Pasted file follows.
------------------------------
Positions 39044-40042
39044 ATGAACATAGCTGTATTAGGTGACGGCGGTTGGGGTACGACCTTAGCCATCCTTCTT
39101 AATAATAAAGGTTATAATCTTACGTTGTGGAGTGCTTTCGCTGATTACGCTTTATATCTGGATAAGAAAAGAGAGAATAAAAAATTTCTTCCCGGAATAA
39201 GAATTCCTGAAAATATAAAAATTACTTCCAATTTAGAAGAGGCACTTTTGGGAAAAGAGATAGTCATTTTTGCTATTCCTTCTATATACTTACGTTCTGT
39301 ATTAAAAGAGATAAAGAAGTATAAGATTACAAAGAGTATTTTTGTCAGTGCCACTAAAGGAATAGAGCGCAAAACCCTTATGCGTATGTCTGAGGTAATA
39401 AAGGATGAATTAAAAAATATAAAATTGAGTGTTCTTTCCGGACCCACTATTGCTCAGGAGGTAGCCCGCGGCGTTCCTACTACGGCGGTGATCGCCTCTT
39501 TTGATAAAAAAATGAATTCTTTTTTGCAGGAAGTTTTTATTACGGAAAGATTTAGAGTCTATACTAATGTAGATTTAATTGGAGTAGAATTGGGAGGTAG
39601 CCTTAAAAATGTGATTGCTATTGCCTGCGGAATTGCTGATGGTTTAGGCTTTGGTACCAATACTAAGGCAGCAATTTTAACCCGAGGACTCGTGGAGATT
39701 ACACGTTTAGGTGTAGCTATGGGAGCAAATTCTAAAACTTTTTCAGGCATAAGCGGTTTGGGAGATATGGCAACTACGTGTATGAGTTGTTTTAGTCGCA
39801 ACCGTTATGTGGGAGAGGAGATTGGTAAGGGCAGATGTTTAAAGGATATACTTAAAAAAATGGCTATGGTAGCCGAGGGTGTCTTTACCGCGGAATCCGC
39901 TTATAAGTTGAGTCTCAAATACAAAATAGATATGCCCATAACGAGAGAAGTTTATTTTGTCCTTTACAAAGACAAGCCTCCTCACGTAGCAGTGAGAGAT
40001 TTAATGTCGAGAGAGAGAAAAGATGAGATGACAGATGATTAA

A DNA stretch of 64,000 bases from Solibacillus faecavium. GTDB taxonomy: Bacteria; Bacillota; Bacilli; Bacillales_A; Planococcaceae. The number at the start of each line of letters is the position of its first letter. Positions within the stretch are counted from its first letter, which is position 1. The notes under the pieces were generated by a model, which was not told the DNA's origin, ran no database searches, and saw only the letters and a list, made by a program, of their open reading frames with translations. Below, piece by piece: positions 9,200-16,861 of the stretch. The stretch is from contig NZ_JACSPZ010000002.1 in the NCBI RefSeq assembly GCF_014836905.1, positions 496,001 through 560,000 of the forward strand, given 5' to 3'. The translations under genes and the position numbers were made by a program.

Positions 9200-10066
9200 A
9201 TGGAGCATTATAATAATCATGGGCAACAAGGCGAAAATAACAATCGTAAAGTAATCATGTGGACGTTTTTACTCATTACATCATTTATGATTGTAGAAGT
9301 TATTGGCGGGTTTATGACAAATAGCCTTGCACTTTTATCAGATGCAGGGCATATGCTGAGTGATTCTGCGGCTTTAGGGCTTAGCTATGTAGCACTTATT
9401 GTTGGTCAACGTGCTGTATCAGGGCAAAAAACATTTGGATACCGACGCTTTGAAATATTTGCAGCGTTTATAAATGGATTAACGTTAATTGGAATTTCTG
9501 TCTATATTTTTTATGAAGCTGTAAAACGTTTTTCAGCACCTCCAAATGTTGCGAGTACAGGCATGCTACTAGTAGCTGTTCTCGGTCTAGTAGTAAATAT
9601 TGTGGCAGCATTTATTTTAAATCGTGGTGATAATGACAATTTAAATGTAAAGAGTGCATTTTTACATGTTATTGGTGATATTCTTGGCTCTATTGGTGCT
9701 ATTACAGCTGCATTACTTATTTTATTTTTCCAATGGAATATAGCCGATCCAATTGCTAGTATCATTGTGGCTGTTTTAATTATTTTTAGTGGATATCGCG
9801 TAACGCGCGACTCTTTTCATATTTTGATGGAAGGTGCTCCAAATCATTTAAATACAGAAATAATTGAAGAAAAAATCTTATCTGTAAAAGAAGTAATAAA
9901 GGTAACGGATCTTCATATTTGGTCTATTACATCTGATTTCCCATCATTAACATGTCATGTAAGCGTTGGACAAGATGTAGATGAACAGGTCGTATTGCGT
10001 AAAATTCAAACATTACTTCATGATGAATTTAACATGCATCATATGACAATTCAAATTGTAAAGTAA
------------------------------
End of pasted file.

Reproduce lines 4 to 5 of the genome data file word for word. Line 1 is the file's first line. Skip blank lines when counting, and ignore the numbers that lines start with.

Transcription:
39201 GAATTCCTGAAAATATAAAAATTACTTCCAATTTAGAAGAGGCACTTTTGGGAAAAGAGATAGTCATTTTTGCTATTCCTTCTATATACTTACGTTCTGT
39301 ATTAAAAGAGATAAAGAAGTATAAGATTACAAAGAGTATTTTTGTCAGTGCCACTAAAGGAATAGAGCGCAAAACCCTTATGCGTATGTCTGAGGTAATA